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Publication numberUS4747691 A
Publication typeGrant
Application numberUS 06/912,254
Publication dateMay 31, 1988
Filing dateSep 29, 1986
Priority dateSep 29, 1986
Fee statusLapsed
Publication number06912254, 912254, US 4747691 A, US 4747691A, US-A-4747691, US4747691 A, US4747691A
InventorsRobert O. Hoffland
Original AssigneeHoffland Robert O
Export CitationBiBTeX, EndNote, RefMan
External Links: USPTO, USPTO Assignment, Espacenet
Method and apparatus for diluting and activating polymer
US 4747691 A
This invention relates to a method and apparatus for diluting and activating a polymer in water. More particularly, the invention relates to the use of a stirred tank in conjunction with an aging tank that allows the polymer to uncoil or become activated in water after dilution, but prior to introduction into service.
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What is claimed is:
1. An apparatus for continuously diluting and activating a concentrated polymer/carrier in water comprising:
(a) a storage tank for containing the polymer/carrier;
(b) an agitated mixing tank for mixing and diluting said polymer/carrier with water to be utilized in treatment of waste water, said mixing tank having a polymer inlet means, a water inlet means, and a mixing tank outlet means;
(c) a polymer delivery means for continuously delivering said polymer/carrier from said storage tank to said polymer inlet means at precise delivery rates;
(d) a water delivery means for continuously providing water to said water inlet means at desired flow rates;
(e) an aging tank for activating said polymer after dilution in the water; and
(f) a means for continuously delivering the diluted polymer to said aging tank.
2. The apparatus of claim 1 wherein said storage tank comprises an agitated storage vessel having an agitation means to disperse said polymer within said carrier.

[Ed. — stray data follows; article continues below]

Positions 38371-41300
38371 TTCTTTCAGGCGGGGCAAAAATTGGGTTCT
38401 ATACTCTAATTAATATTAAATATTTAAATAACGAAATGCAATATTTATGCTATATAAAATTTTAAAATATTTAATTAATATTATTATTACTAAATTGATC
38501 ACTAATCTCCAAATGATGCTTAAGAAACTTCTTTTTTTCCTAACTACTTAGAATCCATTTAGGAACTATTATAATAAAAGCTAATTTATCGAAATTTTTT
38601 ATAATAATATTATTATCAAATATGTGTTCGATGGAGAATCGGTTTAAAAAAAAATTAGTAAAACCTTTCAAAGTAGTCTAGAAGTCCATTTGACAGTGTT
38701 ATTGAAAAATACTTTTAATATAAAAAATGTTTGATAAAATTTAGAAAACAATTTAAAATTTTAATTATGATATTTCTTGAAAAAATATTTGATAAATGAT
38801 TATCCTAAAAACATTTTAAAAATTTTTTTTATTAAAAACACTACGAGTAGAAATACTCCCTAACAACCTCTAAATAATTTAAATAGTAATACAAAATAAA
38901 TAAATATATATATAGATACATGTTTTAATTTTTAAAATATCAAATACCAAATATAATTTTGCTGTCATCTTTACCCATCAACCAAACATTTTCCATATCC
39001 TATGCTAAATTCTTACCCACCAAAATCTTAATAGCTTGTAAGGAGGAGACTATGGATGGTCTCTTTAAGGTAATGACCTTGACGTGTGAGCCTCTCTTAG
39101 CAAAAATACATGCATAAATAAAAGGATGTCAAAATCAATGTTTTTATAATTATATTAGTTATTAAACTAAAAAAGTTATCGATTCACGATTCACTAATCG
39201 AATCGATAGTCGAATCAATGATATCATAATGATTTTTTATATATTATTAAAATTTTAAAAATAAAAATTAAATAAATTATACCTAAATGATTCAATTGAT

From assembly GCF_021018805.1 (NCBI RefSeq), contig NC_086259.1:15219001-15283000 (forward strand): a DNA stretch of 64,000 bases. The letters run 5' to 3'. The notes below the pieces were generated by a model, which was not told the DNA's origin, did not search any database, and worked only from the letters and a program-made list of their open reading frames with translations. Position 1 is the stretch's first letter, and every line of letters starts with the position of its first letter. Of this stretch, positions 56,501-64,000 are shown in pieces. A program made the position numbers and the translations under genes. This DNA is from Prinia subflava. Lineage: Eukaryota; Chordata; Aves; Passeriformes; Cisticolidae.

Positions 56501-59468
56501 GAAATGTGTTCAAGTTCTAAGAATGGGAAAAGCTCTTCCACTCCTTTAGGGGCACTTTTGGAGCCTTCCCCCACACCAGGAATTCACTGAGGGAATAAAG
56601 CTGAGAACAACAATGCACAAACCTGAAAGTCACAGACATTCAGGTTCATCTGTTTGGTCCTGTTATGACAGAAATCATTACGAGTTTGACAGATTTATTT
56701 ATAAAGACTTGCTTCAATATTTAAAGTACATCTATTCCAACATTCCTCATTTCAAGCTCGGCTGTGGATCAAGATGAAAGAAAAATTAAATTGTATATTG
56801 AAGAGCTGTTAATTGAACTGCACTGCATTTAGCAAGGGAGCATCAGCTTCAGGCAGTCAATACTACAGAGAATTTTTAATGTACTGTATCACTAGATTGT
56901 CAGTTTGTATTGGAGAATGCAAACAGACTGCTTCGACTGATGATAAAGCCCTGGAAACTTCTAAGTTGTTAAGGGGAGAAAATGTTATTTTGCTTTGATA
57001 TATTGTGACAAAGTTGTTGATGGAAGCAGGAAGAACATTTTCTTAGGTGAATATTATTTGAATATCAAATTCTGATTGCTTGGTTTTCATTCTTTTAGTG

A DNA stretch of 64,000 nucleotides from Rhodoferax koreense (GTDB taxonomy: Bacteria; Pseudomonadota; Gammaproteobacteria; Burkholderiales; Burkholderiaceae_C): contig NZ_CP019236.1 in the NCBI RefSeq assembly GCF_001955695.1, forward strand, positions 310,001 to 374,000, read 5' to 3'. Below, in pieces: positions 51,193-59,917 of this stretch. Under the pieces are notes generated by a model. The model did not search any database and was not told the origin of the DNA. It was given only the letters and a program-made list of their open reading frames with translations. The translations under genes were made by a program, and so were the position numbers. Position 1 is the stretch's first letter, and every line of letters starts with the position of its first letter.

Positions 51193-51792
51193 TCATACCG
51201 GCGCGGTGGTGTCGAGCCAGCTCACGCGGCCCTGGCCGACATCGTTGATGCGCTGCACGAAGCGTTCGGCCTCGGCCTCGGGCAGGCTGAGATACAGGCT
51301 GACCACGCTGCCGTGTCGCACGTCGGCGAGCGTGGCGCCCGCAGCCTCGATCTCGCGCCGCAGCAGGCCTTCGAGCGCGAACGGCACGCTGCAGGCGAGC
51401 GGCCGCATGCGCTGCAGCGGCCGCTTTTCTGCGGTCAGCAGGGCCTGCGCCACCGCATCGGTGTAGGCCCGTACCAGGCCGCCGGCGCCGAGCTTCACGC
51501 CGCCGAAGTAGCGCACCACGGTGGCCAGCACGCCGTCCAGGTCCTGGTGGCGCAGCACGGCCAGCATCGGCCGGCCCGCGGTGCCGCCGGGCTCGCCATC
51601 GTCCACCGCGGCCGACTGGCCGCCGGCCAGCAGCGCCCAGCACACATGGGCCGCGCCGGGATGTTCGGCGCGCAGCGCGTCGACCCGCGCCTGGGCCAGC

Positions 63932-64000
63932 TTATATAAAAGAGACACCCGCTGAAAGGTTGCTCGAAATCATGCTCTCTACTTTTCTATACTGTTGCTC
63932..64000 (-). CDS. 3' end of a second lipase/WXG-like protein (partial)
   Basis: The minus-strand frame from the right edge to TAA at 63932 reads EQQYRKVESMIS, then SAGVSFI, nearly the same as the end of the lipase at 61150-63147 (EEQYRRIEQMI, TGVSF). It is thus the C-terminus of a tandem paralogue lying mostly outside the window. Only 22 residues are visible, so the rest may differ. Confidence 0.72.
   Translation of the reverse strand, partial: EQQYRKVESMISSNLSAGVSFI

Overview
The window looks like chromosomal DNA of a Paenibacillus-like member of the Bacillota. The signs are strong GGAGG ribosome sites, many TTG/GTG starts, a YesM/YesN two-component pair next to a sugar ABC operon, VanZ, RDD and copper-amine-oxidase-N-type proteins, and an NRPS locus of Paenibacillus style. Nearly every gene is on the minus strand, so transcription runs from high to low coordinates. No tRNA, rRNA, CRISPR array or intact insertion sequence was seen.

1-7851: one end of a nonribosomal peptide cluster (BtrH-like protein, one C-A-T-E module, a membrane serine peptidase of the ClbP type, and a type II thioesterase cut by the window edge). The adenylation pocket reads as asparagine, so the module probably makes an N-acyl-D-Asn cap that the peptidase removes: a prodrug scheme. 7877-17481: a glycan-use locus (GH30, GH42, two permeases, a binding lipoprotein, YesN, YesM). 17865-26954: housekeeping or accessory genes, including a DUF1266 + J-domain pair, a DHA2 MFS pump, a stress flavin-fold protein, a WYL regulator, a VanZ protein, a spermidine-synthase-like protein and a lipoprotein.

3. The apparatus of claim 1 wherein said mixing tank comprises:
(a) a substantially cylindrical chamber;
(b) a plurality of longitudinal rectangular baffles attached to the inner walls of said chamber, each of said baffles extending radially inward for substantially 1/12 of the diameter of said chamber;
(c) a rotatable mixing means disposed along the central axis of said chamber; and
(d) a means for rotating said mixing means.
4. The apparatus of claim 3 wherein said mixing means comprises a central shaft disposed along the central axis of said chamber and a plurality of rectangular paddles in spaced relation to said shaft and extending for substantially the entire length of said shaft.
5. The apparatus of claim 1 wherein said polymer delivery means comprises a metering pump having a suction flowline connected to said storage tank and a discharge flowline connected to said polymer inlet means.
6. The apparatus of claim 1 wherein said water delivery means comprises:
(a) a connection means and water delivery line, said water delivery line being connected by said connection means to suitably pressurize water source;
(b) pressure regulator in said water delivery line to assure constant pressure; and
(c) a rotameter having a needle valve in said water delivery line for measuring and controlling the rate of water delivery.
7. The apparatus of claim 1 wherein said aging tank comprises a substantially cylindrical chamber having a volume substantially equal to the volume of said mixing tank.
8. A method for continuously diluting and activating a concentrated polymer/carrier in water comprising the steps of:
(a) providing a separate storage tank, mixing tank, and aging tank, said storage tank containing the concentrated polymer/carrier to be diluted and activated;
(b) agitating the concentrated polymer/carrier in the storage tank to insure even distribution of the polymer in the carrier;
(c) continuously moving the polymer/carrier at precisely controlled rates into the mixing tank;
(d) continuously injecting water at controlled rates into the mixing tank and agitating the polymer/carrier and water to insure dispersion of the polymer/carrier in the water, such rate of water injection thereby obtaining the desired dilution of polymer/carrier and water; and
(e) continuously moving the water and polymer/carrier from the mixing tank to the aging tank wherein the water and polymer/carrier mixture ages, thereby activating the polymer in the water.

This invention relates to a method and apparatus for diluting and activating a polymer in water. More particularly, the invention relates to the use of a stirred tank in conjunction with an aging tank that allows the polymer to uncoil or become activated in water after dilution, but prior to introduction into service.